Kim Jong-Un makes statement less tahn week before meeting South Korea’s President

Developments on Day 456 of the Trump Administration:

A Concession or a Testing of the US?

In its latest move before a possible historic summit, North Korea says it will no longer test nuclear weapons — but apparently will retain nuclear missiles.

Kim Jong-Un, who may have a face-to-face meeting with Donald Trump in late May or early June, announced early Saturday that Pyongyang no longer needs to test nuclear weapons or long-range missiles and will close a nuclear test site.

“The nuclear test site has done its job,” Kim said in a statement on North Korean state media, less than a week before he meets South Korean President Moon Jae-in.

See also TrumpWatch, 454: Trump Gives Himself an Exit from Meeting with North Korea’s Kim

North Korea already had stopped testing its weapons, with its last missile launch in November, and Kim suggested that Pyongyang will retain its nuclear and long-range missile capacity. He said that tests are no longer needed because the country now has a nuclear deterrent, and that it is time to focus on rebuilding the economy.

But the statement drew an enthusiastic response from the Trump Administration, first in a tweet apparently written on behalf of Trump and then in a late-night message from Trump himself:

But some American officials saw North Korean tactics testing the US. They suggested that Pyongyang is pressing the US to accept a deal before Kim agrees to give up nuclear weapons, and that North Korea may be trying to split Washington and South Korea.

In its response to Kim’s statement, the South Korean Presidency said, “We view the North’s decision as a significant step toward the denuclearization of the Korean Peninsula the world has wished for.”

Earlier this week, the two Koreas installed their first hotline between leaders.

Japan was not as welcoming. Defense Minister Itsunori Onodera, in Washington for talks, said the move was “not sufficient” because it did not state if short- and mid-range missiles are included:

What the international community expects is that North Korea abandon all weapons of mass destruction and ballistic missiles in a complete verifiable and irreversible manner. It is not a time to relax pressure by the international community, but we must keep applying pressure with an aim that they abandon their nuclear weapons and missiles.

Sessions: If Rosenstein Fired Over Trump-Russia, I Might Resign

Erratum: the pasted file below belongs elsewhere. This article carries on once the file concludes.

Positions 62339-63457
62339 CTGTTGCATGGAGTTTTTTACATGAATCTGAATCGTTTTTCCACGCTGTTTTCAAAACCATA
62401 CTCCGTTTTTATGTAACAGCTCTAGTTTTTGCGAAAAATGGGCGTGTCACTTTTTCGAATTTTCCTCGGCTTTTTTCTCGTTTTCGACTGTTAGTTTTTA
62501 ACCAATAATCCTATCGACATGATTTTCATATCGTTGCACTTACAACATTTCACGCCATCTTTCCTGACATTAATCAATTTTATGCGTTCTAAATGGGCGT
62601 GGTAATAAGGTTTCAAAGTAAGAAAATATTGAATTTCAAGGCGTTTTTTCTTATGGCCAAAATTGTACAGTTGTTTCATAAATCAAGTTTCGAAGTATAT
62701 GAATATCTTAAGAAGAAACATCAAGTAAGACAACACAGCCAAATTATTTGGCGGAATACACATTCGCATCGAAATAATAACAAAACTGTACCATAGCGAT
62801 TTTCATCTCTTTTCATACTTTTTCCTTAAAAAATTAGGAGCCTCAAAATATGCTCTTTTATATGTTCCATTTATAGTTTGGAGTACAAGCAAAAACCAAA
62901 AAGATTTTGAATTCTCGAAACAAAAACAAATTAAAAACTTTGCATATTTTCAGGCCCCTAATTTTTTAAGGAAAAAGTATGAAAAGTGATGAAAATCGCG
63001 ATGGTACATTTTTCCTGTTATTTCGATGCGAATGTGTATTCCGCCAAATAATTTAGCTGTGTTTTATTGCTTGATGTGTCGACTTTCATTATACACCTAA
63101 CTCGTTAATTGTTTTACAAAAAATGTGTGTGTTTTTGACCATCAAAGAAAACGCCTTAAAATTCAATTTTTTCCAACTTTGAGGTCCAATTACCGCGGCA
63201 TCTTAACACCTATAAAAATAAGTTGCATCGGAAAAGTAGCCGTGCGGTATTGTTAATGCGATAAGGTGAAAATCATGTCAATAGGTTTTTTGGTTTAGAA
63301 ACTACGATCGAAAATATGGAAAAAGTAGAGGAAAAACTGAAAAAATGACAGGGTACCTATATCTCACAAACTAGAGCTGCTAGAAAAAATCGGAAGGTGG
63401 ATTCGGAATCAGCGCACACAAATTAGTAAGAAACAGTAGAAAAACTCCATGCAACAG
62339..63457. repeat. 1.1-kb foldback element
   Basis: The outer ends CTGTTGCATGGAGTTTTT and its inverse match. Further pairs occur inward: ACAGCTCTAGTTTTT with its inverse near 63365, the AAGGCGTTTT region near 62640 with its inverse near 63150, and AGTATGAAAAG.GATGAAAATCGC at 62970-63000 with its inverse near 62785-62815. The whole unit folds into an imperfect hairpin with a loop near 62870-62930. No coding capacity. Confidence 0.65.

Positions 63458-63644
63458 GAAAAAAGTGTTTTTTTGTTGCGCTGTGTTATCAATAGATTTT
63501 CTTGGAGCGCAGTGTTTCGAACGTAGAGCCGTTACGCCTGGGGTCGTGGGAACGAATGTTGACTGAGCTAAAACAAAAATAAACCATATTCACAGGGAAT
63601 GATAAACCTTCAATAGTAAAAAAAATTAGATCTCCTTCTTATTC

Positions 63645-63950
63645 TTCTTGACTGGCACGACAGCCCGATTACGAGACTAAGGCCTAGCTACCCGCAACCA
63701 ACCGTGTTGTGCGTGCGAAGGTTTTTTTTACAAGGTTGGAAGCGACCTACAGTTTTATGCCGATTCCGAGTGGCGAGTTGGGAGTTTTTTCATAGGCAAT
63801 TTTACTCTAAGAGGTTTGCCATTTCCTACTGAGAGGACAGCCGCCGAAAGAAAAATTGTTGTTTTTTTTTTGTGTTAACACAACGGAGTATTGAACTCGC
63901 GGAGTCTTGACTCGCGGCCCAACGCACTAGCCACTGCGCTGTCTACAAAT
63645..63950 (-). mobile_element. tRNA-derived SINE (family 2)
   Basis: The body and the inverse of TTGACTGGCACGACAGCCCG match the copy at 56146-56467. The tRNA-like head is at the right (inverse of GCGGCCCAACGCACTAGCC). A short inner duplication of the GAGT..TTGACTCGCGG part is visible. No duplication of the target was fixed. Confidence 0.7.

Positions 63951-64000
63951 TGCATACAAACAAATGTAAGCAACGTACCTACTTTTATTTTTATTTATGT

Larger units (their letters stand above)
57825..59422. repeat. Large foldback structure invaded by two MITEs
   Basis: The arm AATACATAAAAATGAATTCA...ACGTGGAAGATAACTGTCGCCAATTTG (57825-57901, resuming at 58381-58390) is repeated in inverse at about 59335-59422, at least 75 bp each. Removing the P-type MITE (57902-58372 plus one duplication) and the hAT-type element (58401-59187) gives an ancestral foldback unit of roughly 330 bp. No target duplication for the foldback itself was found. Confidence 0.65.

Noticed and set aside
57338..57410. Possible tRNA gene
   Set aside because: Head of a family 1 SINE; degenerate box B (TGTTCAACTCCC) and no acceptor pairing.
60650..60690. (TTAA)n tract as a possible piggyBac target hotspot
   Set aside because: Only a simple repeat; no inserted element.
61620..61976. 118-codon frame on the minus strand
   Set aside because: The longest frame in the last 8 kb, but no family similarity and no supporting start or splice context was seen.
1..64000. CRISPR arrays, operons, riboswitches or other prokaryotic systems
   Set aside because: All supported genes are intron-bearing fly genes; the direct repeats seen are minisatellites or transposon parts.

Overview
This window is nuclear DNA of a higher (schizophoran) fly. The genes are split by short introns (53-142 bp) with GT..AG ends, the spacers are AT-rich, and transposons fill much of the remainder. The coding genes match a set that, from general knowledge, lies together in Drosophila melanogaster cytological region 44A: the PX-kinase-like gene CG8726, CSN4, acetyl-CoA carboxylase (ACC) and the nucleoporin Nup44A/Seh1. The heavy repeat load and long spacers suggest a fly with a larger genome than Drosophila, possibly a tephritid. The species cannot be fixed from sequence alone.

Attorney General Jeff Sessions told the White House that he might resign if Donald Trump fired Deputy Attorney Rod Rosenstein in an attempt to halt the Trump-Russia investigation.

Trump reportedly considered the removal of both Rosenstein and Special Counsel Robert Mueller after the April 9 FBI raid on the office and home of Trump’s personal attorney Michael Cohen.

Rosenstein is the only official who can formally dismiss Mueller, putting him in Trump’s firing line as the President continues to fume over the inquiry.

The latest threat was reportedly averted on April 12 when Rosenstein, in a carefully-worded statement, told Trump that he is not currently a target in either the Trump-Russia or Cohen investigations.

But Sessions told White House Counsel Donald McGahn last weekend that he might have to leave if Trump carried out the firings. He asked for details of the Trump-Rosenstein meeting, and expressed relief that the session was largely cordial.

Sessions was forced in March 2017 to recuse himself from the Trump-Russia investigation, after belatedly acknowledging his contacts with Russian Ambassador Sergey Kislyak during the 2016 Presidential campaign.

Frustrated at Sessions’ recusal, Trump has periodically insulted the Attorney General, fueling speculation that he will be replaced. That speculation has been amplified by the possibility that Trump may install a new Attorney General to carry out the dismissal of Mueller.

Reporter: Trump’s Big Financial Lie in 1984 to Get on Forbes 400 Richest List

Jonathan Greenblatt, a former reporter for Forbes magazine, writes that Donald Trump lied in 1984 about his net worth to get on the Forbes 400 Richest list.

Greenblatt recalls that Trump called in the disguise of the Trump Organization’s “John Barron”, a fake persona he would later use with other outlets, to claim that Trump was worth $400 million.

Greenblatt said, that having reviewed financial documents, he believes Trump was worth far less than that amount: “[He was] telling a lie so cosmic that people believed that some kernel of it had to be real.”

Other investigative journalists have also assessed that Trump’s assets are far less than his current declaration of more than $3 billion. Trump sued one of them, Tim O’Brien, but lost the case in 2011 after he acknowledged in a deposition that he had lied 30 times on a wide range of business issues and then refused to reveal financial records.